YOUNG PEOPLE CAN HELP U.S. FULFILL PROMISE: KING SPEAKER
Bluffton University students are part of a generation that holds the most hope yet "of making our national creed a reality," a longtime civil rights and racial reconciliation activist said at Bluffton Jan. 18.
Today’s young people constitute "a post-racial generation," according to John Perkins, the speaker at the university’s annual Martin Luther King Jr. Forum. Americans should be "rejoicing" at having their first black president, he asserted, saying the United States can now possibly become the "one nation" the Founding Fathers desired.
Perkins, 80, who grew up in poverty as a sharecropper’s son in Mississippi, described the U.S. Constitution as "one of the greatest statements of dignity in the world." But "no sooner than the ink was dry, they were importing slaves," he added, decrying the lack of understanding that God created humans to be stewards and to recognize the dignity of everyone.
The vision set forth by the framers of the Constitution, and the Declaration of Independence before it, was still unfulfilled nearly 200 years later, Perkins noted, recalling King’s "I Have a Dream" speech during the March on Washington in August 1963. He cited King’s reference to the "promissory note" signed by the Founding Fathers when they wrote the nation’s two most enduring documents—a guarantee of unalienable rights for all Americans but a note on which the nation had defaulted to citizens of color, the late civil rights leader said.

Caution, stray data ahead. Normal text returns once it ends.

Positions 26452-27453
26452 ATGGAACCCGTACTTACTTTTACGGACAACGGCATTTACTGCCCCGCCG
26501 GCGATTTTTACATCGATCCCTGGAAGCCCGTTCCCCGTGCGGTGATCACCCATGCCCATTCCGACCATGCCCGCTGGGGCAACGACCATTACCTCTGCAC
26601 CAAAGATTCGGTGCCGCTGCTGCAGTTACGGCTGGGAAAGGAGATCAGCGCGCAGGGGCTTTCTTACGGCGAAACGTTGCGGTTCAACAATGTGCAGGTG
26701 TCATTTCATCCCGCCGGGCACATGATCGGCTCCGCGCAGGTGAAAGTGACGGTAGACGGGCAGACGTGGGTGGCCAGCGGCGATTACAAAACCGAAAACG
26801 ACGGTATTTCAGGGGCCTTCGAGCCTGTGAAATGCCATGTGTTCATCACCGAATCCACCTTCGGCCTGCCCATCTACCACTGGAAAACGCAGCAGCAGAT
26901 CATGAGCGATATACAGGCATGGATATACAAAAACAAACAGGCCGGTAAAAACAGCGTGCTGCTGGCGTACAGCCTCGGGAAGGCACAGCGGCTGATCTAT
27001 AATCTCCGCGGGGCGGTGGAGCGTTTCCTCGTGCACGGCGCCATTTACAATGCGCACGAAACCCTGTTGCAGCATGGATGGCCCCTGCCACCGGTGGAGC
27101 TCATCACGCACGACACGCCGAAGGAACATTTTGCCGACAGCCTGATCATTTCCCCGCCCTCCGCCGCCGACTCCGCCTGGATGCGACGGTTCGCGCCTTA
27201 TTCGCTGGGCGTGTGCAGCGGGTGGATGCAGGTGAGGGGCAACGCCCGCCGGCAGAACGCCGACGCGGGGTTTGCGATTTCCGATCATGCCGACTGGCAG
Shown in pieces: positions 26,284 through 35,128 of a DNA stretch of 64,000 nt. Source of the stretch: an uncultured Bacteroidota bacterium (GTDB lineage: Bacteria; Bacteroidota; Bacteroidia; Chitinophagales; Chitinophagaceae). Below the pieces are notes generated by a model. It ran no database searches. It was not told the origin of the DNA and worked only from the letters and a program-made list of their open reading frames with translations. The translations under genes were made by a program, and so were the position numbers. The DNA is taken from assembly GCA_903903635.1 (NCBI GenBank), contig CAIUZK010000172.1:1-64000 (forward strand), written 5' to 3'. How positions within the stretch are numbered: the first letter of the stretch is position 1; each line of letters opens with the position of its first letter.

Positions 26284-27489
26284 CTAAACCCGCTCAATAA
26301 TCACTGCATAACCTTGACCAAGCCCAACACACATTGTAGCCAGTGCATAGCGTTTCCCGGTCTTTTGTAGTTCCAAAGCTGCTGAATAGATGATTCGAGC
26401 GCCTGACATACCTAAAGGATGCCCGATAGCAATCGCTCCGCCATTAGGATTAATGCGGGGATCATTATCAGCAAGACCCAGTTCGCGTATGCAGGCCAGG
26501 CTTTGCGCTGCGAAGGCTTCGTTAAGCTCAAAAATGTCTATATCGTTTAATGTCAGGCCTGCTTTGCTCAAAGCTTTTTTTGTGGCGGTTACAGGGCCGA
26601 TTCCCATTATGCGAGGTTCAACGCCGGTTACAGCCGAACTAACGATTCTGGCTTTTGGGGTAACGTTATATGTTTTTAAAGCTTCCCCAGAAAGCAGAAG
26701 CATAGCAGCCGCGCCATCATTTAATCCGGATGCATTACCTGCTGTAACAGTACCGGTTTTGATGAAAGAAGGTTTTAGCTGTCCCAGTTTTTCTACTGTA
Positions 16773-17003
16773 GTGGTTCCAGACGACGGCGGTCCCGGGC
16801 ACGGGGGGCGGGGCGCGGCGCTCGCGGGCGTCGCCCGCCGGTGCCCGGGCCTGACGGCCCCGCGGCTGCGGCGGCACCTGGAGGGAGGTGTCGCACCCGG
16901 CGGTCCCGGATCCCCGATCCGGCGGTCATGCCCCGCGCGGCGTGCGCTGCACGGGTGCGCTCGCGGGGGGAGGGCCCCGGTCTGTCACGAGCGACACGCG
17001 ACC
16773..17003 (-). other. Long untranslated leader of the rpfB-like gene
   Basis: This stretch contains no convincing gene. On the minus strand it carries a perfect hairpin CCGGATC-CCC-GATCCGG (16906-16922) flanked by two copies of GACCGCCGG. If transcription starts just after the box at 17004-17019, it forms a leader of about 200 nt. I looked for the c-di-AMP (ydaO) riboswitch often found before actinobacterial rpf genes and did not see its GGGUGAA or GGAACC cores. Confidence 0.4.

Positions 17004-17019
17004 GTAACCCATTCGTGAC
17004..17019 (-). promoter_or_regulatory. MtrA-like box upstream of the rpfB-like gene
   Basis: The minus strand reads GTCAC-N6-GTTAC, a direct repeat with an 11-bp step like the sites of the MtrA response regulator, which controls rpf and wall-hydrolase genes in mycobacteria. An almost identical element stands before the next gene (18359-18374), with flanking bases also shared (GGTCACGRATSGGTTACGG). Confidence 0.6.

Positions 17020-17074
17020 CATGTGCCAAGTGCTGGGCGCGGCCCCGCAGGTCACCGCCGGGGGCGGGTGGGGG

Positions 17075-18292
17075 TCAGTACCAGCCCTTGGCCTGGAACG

The current generation of young people can change that, said Perkins, suggesting that they need to form community and to get off "the treadmill of upward mobility," moving away from consumerism and toward helping the poor.
Community and family are "broken" in the U.S., he maintained, citing the divorce rate and the percentage of children born out of wedlock as examples. For a place to start fixing them, he recommended Matthew 22:37, where Jesus says loving God and then one’s neighbor are the greatest commandments. That instruction, Perkins said, "is a community commandment."
Americans have become too materialistic and self-centered, when they should be caring more for those around them who are in pain, he said. Young people should go where those people are and share with them, he added, and more fortunate Americans should scale back their lifestyles to help the poor have a better chance in life. "That’s what I’ve given my life to," said Perkins.
He and his wife Vera Mae founded Voice of Calvary Ministries in Mendenhall, Miss., and, in 1982, Harambee Christian Family Center in Pasadena, Calif. The following year, joined by a few friends and other supporters, they established the John M. Perkins Foundation for Reconciliation & Development Inc. in Jackson, Miss.
"The world is looking for people with conviction," he said, noting the examples of Mother Teresa and Nelson Mandela. "That’s what the Christian church is about—how we live."
"People have to come to Christ through us."
Bluffton public relations, 1/19/11